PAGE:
According to a media report, Health Ministry director general Noor Hisham Abdullah said the ministry would work with Jakim to align lab tests for halal certification for products.
Noor Hisham insisted that there was no issue with the ministry’s lab capability and ability, however, he pointed out that every lab “has its own standard.”
On the samples of Cadbury chocolates, which were tested positive for pig DNA, Noor Hisham revealed that the samples were not taken directly from the factory, thus it was possible that the samples may have been contaminated before being tested by the ministry.
Consumers still Concerned
Despite Jakim’s assurances, Muslim consumers are likely to remain skeptical and doubtful in the halal status of the Cadbury chocolates.
Concerns over halal food standards could jeopardise Cadbury’s parent Mondelez International Inc’s sales in other Muslim markets, such as Indonesia, home to the world’s largest Muslim population, and the Middle East.
The Malaysian Islamic Consumers Association (PPIM) on Wednesday proposed that the government formulates a ‘Halal Food Act’ to protect the interests of Muslims and the integrity of Islamic institutions in the country.
Its secretary, Datuk Dr Ma’amor Osman said the halal certification system could be an economic sabotage and a disaster if issues concerning food such as the crisis on the discovery of the pig DNA in the Cadbury chocolate was not handled properly.
“We hope the government is serious and committed in protecting and empowering the interests of Muslims, the integrity, religion and institutions of Islam such as the Malaysian Islamic Development Department (Jakim) and the state Islamic Religious Departments,” he said in a statement
“People need to understand that we can’t immediately take action against Cadbury when there’s no solid evidence yet or if contamination occurred in the factory itself or if it was external factors,” said Othman Mustapha, the director-general of Jakim recently.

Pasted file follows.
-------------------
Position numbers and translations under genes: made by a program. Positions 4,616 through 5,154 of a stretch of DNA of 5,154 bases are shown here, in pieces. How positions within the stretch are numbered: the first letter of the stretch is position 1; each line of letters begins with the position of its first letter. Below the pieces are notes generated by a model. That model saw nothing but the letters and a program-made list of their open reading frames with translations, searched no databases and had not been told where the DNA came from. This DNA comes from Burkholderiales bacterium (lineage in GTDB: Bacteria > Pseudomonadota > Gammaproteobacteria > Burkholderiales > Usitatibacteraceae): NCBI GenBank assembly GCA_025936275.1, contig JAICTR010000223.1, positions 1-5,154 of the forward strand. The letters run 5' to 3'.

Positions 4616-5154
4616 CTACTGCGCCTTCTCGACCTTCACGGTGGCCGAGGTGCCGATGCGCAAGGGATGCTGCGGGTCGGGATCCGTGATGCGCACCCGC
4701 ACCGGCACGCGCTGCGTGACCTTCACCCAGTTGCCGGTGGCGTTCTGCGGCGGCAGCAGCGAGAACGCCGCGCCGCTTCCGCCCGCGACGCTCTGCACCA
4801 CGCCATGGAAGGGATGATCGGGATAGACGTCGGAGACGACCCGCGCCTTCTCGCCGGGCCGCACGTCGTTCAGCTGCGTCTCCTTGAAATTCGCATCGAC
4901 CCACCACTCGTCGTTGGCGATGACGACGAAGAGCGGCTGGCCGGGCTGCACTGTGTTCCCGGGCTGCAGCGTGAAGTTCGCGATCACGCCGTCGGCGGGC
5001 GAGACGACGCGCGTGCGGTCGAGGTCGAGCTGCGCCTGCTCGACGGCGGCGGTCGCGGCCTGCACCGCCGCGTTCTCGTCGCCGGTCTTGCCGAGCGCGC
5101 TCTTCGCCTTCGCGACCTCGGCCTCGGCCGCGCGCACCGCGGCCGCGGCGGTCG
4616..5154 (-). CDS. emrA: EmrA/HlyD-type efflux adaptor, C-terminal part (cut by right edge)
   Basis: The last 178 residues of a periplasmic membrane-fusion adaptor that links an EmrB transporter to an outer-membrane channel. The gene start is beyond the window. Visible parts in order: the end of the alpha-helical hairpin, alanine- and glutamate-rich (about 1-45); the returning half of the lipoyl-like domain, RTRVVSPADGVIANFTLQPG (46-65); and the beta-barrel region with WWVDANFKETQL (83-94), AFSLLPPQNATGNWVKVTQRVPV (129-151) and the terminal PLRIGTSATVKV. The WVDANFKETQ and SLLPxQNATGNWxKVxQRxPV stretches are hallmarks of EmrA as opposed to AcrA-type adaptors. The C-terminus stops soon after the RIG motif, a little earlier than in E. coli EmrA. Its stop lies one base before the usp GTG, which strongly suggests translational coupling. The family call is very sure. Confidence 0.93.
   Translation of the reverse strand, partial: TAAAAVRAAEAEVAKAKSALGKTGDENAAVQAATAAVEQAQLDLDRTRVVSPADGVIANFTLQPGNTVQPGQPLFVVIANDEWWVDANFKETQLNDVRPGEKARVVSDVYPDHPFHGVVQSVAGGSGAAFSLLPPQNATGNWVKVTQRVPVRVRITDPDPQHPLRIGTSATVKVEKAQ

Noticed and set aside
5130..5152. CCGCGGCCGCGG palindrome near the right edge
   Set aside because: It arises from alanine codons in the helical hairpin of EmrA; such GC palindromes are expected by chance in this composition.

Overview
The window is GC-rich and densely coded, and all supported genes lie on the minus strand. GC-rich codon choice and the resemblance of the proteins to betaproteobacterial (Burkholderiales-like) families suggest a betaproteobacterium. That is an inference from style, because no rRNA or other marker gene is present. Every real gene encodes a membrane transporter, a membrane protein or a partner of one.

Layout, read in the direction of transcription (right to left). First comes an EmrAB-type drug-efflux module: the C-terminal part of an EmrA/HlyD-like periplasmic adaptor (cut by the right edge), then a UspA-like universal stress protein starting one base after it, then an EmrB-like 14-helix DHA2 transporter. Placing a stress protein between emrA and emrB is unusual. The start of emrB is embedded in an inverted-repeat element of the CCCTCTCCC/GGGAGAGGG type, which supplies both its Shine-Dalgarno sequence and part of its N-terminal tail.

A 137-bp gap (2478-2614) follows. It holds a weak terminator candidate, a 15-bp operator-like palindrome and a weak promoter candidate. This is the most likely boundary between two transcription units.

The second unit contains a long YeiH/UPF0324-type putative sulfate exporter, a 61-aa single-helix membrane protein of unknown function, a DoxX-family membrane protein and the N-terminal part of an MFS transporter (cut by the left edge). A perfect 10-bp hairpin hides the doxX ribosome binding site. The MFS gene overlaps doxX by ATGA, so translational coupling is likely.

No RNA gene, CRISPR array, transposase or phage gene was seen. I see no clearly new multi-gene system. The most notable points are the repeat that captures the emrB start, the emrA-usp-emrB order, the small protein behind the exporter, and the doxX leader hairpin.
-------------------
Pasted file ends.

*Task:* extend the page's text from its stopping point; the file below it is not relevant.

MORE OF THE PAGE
PAS Youth chief Suhaizan Kaiat, in a statement on Facebook, said Jakim’s clarification may have come a little too late.
“Even though Jakim has certified the chocolate products as halal, I think the Muslims can’t accept it anymore. Whatever it is, if you are doubtful then avoid it. It is better. You don’t die from not eating chocolates.
But if Cadbury was slandered because of Health Ministry’s mistake, we must act fairly (but likely you won’t buy it anymore when it is back to the shelves),” he wrote.
Suhaizan’s advice was also echoed by Amri, who said it was best for Muslims that have strong reservations or doubts on Cadbury chocolates to avoid the products.
Products in Muslim countries are regularly checked to make sure they are halal. Apart from pork, items considered non-halal by Muslims include alcohol and the meat of animals and birds that have not been slaughtered according to Islamic rituals.
Ma’amor said the PPIM also proposed that the government increased the number of accredited laboratories so that the confirmation of the presence of the pig DNA could be traced without any doubt.